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Darwin Correspondence Project

To J. D. Hooker   5 July [1857]1

Down Bromley Kent

July 5th

My dear Hooker

Am I right in supposing that in Linnean Journal p. 5. your words “some states of the Wahlenbergia saxicola” means a variation of this species; & does it mean that this variation alone presents “the unequal inclined anthers &c”.2

I ask because this wd be a valuable case to add to my list of variations of one species assuming the character of a distinct, but allied species or genus.—3

I am particularly interested on this point.—

The briefest answer will suffice. If you had been a stranger I shd have quoted the sentence, but it is far safer to ask.—

Ever yours | C. Darwin

P.S. I have just had a seed case which has surprised me: Fresh Nuts sink in sea-water; but old Spanish nuts float for between 75 & upwards of 90 days— after this prolonged bath, I opened one & it looked so fresh, that I planted 2 others & one has germinated well—4 I had fancied a seed with so much organized matter wd. have assuredly gone bad when after having been long dry, & then kept in water for 3 months.—

What a capital number of the Linnean Journal! Owen’s is a grand Paper; but I cannot swallow Man making a division as distinct from a Chimpanzee, as an ornithorhynchus from a Horse: I wonder what a Chimpanzee wd. say to this?5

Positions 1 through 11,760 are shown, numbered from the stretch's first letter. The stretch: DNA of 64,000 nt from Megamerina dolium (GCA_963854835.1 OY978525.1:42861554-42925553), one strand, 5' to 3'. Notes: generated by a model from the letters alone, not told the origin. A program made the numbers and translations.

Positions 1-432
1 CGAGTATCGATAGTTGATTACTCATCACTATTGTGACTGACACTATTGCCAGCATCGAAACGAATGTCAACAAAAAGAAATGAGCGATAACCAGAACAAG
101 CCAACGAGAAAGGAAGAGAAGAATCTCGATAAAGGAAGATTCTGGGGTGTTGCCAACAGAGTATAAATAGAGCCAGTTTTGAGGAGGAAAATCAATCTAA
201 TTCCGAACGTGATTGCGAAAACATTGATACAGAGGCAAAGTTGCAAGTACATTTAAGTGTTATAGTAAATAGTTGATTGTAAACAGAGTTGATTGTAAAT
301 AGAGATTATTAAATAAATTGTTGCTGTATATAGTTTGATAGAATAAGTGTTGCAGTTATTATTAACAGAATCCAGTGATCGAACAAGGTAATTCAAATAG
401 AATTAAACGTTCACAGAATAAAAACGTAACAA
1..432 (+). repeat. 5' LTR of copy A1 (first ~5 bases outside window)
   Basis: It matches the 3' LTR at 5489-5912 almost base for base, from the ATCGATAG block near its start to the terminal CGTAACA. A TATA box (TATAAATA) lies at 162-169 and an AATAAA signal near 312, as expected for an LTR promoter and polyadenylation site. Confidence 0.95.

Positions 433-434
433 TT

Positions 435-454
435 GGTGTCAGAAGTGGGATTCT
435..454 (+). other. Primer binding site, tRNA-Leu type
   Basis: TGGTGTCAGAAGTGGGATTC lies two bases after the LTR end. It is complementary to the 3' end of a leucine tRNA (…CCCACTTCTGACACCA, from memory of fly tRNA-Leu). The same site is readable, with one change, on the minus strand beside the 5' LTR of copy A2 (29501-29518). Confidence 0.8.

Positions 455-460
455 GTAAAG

The year is established by CD’s reference to experiments testing the viability of nuts, which were recorded in his Experimental book (see n. 4, below).
The passage referred to discusses the problem with using the anthers and corolla as characters for classifying the Lobeliaceae (J. D. Hooker and Thomson 1858, p. 5).
CD included this case in his chapter on ‘Laws of variation’ (Natural selection, p. 327).
Under the heading ‘1857 Dryed Seeds’ in CD’s Experimental book, pp. 12–13 (DAR 157a), there is a list of the various nuts that he floated in salt water. In the Experimental book, p. 12, an entry dated 16 May 1857 reads: ‘3d. nut still floating after 90 days’. On 2 July CD recorded: ‘one of these two germinated’.
In a paper on the classification of the Mammalia, Richard Owen proposed to use the brain to delimit the ‘most natural primary divisions’ of the class (Owen 1857b, p. 14). Applying this criterion to man, he concluded: ‘I am led to regard the genus Homo, as not merely a representative of a distinct order, but of a distinct subclass of the Mammalia’ (ibid., p. 20).


Does JDH’s Wahlenbergia confirm CD’s law? Variations of one species assume the character of a distinct but allied species or genus.

Seed-salting: old ones float and germinate.

Owen’s "grand paper" [? J. Proc. Linn. Soc. Lond. (Zool.) 2 (1858): 1–37].

Letter details

Letter no.
Charles Robert Darwin
Joseph Dalton Hooker
Sent from
Source of text
DAR 114: 203
Physical description

Please cite as

Darwin Correspondence Project, “Letter no. 2117,” accessed on 26 May 2017,

Also published in The Correspondence of Charles Darwin, vol. 6